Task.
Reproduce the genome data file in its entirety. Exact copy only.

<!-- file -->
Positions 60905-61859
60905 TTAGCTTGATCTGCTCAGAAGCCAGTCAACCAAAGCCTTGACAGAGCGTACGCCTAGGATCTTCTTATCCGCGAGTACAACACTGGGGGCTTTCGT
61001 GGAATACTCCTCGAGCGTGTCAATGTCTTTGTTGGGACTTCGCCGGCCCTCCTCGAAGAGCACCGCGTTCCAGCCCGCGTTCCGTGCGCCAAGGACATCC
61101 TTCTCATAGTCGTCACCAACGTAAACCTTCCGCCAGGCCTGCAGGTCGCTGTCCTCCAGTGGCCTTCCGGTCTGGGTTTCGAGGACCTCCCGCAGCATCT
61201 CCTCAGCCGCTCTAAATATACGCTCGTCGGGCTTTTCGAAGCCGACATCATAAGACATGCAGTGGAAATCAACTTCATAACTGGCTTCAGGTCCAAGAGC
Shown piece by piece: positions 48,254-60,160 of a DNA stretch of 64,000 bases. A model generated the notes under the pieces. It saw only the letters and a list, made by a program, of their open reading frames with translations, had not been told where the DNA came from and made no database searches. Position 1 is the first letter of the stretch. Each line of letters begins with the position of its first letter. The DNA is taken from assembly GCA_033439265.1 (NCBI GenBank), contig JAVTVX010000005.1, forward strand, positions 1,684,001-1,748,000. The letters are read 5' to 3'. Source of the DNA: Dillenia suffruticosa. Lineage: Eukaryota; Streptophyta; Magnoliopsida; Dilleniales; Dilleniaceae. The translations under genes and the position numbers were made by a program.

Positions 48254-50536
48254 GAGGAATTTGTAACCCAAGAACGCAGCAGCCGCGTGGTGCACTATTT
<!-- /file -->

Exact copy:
Positions 60905-61859
60905 TTAGCTTGATCTGCTCAGAAGCCAGTCAACCAAAGCCTTGACAGAGCGTACGCCTAGGATCTTCTTATCCGCGAGTACAACACTGGGGGCTTTCGT
61001 GGAATACTCCTCGAGCGTGTCAATGTCTTTGTTGGGACTTCGCCGGCCCTCCTCGAAGAGCACCGCGTTCCAGCCCGCGTTCCGTGCGCCAAGGACATCC
61101 TTCTCATAGTCGTCACCAACGTAAACCTTCCGCCAGGCCTGCAGGTCGCTGTCCTCCAGTGGCCTTCCGGTCTGGGTTTCGAGGACCTCCCGCAGCATCT
61201 CCTCAGCCGCTCTAAATATACGCTCGTCGGGCTTTTCGAAGCCGACATCATAAGACATGCAGTGGAAATCAACTTCATAACTGGCTTCAGGTCCAAGAGC
Shown piece by piece: positions 48,254-60,160 of a DNA stretch of 64,000 bases. A model generated the notes under the pieces. It saw only the letters and a list, made by a program, of their open reading frames with translations, had not been told where the DNA came from and made no database searches. Position 1 is the first letter of the stretch. Each line of letters begins with the position of its first letter. The DNA is taken from assembly GCA_033439265.1 (NCBI GenBank), contig JAVTVX010000005.1, forward strand, positions 1,684,001-1,748,000. The letters are read 5' to 3'. Source of the DNA: Dillenia suffruticosa. Lineage: Eukaryota; Streptophyta; Magnoliopsida; Dilleniales; Dilleniaceae. The translations under genes and the position numbers were made by a program.

Positions 48254-50536
48254 GAGGAATTTGTAACCCAAGAACGCAGCAGCCGCGTGGTGCACTATTT